The very essence of having a strategy is being selective about choosing the criteria on which a firm wishes to compete, and then being creative and disciplined in designing an operation that is finely tuned to deliver those particular virtues.

An operation designed to provide the highest quality is unlikely to be the one that achieves the lowest cost, and one that can respond to a wide variety of customized requests will be unlikely to provide fast response and turnaround. Any business that tried to deliver all four virtues of quality, cost, variety and speed would be doomed to failure.”

Maister may not have had local government in mind when he wrote this piece, but he provides an insight into the challenges in determining what provides value to people receiving services. He calls it ‘superior client benefits’. In the public service context, academic Mark H. Moore has called it public value. It is the same idea Continue reading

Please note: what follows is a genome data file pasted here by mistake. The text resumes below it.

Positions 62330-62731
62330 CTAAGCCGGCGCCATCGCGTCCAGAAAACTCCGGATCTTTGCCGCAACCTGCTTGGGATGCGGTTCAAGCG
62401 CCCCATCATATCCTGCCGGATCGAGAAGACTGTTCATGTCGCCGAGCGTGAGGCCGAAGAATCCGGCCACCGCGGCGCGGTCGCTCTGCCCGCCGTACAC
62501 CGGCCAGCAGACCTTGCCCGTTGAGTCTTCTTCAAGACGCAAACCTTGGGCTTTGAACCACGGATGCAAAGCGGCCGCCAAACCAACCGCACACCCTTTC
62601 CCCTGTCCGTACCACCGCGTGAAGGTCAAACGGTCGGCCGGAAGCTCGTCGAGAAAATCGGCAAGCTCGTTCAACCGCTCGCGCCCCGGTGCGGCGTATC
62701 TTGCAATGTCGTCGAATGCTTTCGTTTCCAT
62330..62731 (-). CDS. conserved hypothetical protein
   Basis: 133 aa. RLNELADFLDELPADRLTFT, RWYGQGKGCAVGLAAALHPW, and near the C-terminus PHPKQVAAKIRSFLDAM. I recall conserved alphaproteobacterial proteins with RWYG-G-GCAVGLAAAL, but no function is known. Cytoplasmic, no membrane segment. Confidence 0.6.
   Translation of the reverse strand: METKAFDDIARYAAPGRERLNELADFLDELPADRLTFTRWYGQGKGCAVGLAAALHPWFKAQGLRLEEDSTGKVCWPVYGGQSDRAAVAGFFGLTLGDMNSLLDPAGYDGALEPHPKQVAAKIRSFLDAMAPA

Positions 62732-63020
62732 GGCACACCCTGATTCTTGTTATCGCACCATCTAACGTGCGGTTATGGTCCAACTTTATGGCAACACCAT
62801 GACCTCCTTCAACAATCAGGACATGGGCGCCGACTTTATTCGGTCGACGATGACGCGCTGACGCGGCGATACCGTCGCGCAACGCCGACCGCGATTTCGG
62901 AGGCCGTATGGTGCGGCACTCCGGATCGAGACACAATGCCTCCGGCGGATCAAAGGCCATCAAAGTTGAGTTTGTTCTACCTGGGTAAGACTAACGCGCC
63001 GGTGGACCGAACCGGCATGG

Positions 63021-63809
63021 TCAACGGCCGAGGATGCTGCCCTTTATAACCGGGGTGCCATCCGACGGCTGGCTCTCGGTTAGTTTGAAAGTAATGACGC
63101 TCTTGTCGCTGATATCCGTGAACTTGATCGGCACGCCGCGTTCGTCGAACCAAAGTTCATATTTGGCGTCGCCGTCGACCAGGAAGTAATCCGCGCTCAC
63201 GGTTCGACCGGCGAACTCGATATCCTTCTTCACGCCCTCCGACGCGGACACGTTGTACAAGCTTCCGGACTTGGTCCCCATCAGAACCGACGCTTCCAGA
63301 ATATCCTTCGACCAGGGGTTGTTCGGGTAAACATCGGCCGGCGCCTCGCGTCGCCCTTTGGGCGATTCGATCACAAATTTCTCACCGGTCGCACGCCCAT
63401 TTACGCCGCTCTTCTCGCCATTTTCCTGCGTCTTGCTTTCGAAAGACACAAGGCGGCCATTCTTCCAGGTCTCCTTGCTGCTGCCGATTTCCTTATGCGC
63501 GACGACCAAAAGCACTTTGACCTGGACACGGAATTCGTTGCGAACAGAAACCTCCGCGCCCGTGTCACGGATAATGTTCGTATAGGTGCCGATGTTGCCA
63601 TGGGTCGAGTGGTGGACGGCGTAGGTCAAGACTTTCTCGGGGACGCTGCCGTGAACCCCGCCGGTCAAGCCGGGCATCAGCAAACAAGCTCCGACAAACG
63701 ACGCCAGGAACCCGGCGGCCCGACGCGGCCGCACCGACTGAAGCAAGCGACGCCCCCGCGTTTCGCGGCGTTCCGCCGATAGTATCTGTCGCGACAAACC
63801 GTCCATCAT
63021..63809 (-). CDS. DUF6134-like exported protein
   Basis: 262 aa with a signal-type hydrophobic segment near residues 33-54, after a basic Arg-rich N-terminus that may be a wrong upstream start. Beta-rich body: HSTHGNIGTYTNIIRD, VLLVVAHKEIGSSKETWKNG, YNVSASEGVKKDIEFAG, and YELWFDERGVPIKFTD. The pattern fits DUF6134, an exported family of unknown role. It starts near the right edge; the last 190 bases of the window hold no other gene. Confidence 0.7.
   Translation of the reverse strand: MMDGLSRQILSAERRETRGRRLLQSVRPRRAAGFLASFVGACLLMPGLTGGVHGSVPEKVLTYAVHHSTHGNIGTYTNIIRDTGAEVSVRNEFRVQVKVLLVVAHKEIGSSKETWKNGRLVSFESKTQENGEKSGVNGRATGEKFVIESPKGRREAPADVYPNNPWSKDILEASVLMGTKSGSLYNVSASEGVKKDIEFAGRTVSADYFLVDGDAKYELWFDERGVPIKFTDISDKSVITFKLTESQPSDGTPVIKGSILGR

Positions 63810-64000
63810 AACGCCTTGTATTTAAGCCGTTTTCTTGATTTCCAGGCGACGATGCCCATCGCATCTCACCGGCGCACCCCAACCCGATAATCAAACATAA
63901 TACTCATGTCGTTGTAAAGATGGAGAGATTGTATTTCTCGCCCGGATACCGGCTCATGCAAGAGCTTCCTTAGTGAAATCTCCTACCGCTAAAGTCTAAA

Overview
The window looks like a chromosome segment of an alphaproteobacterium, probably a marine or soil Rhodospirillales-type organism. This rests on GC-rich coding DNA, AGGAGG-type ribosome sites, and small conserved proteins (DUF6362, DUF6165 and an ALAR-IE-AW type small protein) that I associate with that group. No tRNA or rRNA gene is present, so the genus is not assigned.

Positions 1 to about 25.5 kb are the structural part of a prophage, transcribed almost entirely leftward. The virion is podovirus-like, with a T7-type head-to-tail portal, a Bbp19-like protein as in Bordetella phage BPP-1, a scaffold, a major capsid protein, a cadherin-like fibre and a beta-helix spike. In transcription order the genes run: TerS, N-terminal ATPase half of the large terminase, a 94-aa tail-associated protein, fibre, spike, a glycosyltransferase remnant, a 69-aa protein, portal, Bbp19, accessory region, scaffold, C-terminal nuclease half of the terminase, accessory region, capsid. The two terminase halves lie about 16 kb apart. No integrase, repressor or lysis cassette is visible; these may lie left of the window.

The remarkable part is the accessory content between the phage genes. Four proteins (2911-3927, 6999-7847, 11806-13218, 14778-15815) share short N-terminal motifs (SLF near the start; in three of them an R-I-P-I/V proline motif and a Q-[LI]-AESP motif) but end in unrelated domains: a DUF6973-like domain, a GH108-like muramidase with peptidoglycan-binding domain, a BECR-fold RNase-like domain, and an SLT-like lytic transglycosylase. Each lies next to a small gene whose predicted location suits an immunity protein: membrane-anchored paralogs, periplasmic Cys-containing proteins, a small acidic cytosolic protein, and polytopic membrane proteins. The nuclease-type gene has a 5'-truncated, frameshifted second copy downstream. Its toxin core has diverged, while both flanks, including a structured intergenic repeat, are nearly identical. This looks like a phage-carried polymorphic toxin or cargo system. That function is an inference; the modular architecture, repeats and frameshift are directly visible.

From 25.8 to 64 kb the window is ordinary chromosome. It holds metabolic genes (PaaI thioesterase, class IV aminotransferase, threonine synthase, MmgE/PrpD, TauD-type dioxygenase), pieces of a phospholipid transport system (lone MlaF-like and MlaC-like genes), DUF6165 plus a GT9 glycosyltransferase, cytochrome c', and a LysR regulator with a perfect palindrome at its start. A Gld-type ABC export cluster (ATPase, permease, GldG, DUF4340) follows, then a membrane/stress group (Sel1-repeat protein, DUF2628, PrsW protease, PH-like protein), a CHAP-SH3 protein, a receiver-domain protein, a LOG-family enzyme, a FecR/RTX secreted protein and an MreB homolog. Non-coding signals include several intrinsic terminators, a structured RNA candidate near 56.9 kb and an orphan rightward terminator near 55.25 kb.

121 – Squire to the giants. Who are the giants in common?

Posted by Colin Weatherby                                                                                                 830 words

squire

I recently found a new and interesting blog called ‘Squire to the Giants’. Much like thinkpurpose.com this blog site is aimed at people who have an interest in improving their organisation through systems thinking. A recent post talks about the ‘giants’ that have influenced the Squire’s thinking. I am familiar with some of the ‘giants’ and have others of my own.